Researchers Develop Experimental Dual-Modality 3D Imaging System

April 11, 2022
System combines modalities to coregister functional and structural imaging information

Researchers at the Indiana University School of Optometry (Bloomington, IN, USA; developed a multimodal imaging system combining structural and functional imaging to enable 3D visual evaluation of cell-level activities involved in developmental or disease conditions of the eyes.

Specifically, the researchers used high-resolution optical coherence microscopy (HR-OCM), a 3D structural technique, and dual-channel scanning confocal fluorescence microscopy (DC-SCFM), a functional technique, to simultaneously register imaging information. The researchers say the combined system could lead to imaging processes that allow biologists to evaluate changes in cellular activity in the eyes of small animals over time. For example, scientists could tag and then follow a specific protein within a cell using the functional system and the area around the cell, such as neighboring cells, with the structural system.

“We want to be able to capture not only the functional aspect of activities of the cells but also capture the structure around it, so we can have a full understanding of how the cells behave in their natural environment,” explains Patrice Tankam, an assistant professor at the Indiana University School of Optometry.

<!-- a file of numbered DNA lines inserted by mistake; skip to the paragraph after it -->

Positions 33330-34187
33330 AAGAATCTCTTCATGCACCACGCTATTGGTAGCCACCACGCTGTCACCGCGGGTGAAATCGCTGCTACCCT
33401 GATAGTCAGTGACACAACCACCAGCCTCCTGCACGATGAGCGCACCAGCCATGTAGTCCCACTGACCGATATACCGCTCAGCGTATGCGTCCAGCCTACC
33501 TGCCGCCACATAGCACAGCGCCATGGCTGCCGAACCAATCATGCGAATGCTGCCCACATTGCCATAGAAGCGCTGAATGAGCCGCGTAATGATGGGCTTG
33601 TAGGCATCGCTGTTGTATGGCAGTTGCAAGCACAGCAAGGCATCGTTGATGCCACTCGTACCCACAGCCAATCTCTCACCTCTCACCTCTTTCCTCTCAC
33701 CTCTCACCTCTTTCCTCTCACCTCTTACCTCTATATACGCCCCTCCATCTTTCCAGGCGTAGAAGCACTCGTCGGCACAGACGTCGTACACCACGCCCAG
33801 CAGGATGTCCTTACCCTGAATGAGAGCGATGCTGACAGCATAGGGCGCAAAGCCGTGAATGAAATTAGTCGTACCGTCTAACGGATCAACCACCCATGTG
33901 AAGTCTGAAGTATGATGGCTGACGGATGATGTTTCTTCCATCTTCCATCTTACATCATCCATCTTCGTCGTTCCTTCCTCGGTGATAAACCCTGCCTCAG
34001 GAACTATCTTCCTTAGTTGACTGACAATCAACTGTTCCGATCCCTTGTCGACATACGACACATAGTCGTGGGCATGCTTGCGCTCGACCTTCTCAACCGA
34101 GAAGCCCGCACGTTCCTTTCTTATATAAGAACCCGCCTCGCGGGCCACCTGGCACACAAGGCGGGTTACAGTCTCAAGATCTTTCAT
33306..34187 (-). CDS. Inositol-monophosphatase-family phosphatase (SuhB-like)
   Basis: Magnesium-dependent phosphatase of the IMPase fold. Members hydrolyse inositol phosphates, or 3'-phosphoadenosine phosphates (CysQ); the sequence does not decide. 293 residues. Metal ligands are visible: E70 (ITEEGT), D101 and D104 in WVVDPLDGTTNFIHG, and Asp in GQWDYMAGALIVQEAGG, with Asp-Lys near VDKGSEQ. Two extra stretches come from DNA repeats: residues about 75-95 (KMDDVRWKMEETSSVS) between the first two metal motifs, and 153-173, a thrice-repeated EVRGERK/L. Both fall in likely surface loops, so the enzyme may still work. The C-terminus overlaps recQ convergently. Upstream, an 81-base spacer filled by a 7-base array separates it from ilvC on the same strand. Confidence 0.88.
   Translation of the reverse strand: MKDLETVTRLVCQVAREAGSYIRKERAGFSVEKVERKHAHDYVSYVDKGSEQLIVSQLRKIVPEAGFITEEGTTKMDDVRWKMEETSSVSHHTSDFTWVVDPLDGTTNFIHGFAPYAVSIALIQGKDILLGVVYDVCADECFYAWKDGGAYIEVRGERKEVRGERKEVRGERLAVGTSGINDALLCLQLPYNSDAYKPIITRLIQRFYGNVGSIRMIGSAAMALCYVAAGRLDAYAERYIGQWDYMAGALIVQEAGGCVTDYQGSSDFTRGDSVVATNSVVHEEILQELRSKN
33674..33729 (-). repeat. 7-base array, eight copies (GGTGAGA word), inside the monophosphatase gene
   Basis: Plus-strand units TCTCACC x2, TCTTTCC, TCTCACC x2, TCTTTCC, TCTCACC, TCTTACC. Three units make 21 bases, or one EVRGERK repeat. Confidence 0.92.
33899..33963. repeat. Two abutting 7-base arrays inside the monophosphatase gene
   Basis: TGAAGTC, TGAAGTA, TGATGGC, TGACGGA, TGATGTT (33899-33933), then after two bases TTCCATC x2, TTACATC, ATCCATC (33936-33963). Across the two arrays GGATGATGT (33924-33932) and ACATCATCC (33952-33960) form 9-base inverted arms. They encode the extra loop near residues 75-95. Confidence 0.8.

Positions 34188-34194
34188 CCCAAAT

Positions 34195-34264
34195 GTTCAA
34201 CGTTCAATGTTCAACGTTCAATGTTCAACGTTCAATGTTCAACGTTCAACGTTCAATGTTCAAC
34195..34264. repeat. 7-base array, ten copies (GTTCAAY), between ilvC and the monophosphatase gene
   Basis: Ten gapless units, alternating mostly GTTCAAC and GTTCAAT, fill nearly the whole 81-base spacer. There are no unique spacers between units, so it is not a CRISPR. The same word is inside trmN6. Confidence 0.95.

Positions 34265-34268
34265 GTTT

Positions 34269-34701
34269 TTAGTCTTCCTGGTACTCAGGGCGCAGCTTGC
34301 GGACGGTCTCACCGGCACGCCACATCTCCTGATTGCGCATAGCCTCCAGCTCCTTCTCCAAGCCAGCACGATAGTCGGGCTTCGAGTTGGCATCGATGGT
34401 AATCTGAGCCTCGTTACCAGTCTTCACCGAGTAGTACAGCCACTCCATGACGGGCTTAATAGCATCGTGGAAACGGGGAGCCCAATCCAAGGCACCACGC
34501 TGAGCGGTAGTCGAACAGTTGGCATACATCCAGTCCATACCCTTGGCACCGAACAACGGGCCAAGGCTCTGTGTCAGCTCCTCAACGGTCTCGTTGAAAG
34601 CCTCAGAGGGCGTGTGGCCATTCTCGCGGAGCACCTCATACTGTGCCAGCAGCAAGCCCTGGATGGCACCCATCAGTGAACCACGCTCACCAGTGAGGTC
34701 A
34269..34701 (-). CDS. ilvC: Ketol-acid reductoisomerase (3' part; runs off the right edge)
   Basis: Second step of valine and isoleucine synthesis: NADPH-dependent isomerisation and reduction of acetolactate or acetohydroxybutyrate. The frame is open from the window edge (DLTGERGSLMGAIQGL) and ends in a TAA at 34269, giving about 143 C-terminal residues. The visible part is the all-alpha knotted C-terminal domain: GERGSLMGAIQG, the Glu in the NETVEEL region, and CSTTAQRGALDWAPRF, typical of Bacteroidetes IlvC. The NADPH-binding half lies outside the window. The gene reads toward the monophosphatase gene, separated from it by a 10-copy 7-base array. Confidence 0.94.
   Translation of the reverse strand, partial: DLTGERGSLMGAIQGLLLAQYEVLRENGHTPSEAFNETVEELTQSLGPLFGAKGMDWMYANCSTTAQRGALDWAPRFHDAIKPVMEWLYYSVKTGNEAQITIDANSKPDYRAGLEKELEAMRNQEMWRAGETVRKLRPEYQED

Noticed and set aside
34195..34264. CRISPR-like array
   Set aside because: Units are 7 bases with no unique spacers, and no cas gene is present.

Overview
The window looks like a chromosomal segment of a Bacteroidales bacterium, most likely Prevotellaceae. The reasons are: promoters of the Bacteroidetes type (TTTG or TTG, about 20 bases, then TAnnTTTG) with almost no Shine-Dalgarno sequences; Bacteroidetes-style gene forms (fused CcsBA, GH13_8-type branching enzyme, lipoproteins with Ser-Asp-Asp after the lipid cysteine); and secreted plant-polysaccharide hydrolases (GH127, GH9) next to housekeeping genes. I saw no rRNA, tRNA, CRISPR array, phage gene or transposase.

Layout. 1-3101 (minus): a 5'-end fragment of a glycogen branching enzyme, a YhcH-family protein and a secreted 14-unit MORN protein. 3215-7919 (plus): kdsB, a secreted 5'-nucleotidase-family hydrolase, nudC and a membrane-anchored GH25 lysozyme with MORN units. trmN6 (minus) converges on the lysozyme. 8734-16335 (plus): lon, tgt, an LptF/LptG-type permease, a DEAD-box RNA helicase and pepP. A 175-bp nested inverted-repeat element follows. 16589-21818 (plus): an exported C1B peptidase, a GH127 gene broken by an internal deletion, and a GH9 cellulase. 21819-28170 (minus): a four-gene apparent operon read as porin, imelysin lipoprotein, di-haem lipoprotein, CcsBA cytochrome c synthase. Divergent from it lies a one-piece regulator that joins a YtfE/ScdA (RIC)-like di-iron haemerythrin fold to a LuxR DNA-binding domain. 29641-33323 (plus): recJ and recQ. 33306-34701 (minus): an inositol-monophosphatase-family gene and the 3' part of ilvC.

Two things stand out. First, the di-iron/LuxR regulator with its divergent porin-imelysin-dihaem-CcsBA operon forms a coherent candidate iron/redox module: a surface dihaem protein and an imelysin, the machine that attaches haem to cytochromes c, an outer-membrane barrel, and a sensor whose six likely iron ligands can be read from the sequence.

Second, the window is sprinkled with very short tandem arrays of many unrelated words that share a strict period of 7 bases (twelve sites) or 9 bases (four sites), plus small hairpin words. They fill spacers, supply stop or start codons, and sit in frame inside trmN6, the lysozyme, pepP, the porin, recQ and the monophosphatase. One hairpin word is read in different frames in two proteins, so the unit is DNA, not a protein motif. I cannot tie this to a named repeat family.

It is also important to follow the same animals. If scientists follow different animals or tissue samples, they do not know if differences they see are the result of biological changes or inherent variation in the subject matter, Tankam adds. Overall, he says, “Our goal is: How can we follow these biological processes on the same animals over time?”

This type of investigative work not only improves scientists’ understanding of the biology of the eyes but also could become an early step in developing new medications for people. “It will help scientists find a cure for certain diseases,” explains Reddikumar Maddipatla, a research associate at the Indiana University School of Optometry.

The researchers chose to coregister functional and structural imaging information because this would reduce the potential for misinformation more effectively than a sequential approach where you “capture the structural information and then you move the mice to a different system and collect the functional information,” Tankam says.

To create the dual-modality imaging system, the researchers overcame technical challenges so that both the HR-OCM and DC-SCFM systems record visual information from the same location at the same time. They wanted to maximize both lateral and depth image resolution.

Since the two systems operate in different parts of the light spectrum—OCM uses near infrared light and fluorescence uses visible light—they tend to focus on two different planes, which is known as focal plane mismatch, explains Maddipatla.

In addition to issues with focal plane mismatch, the two systems also record depth information differently, Maddipatla says.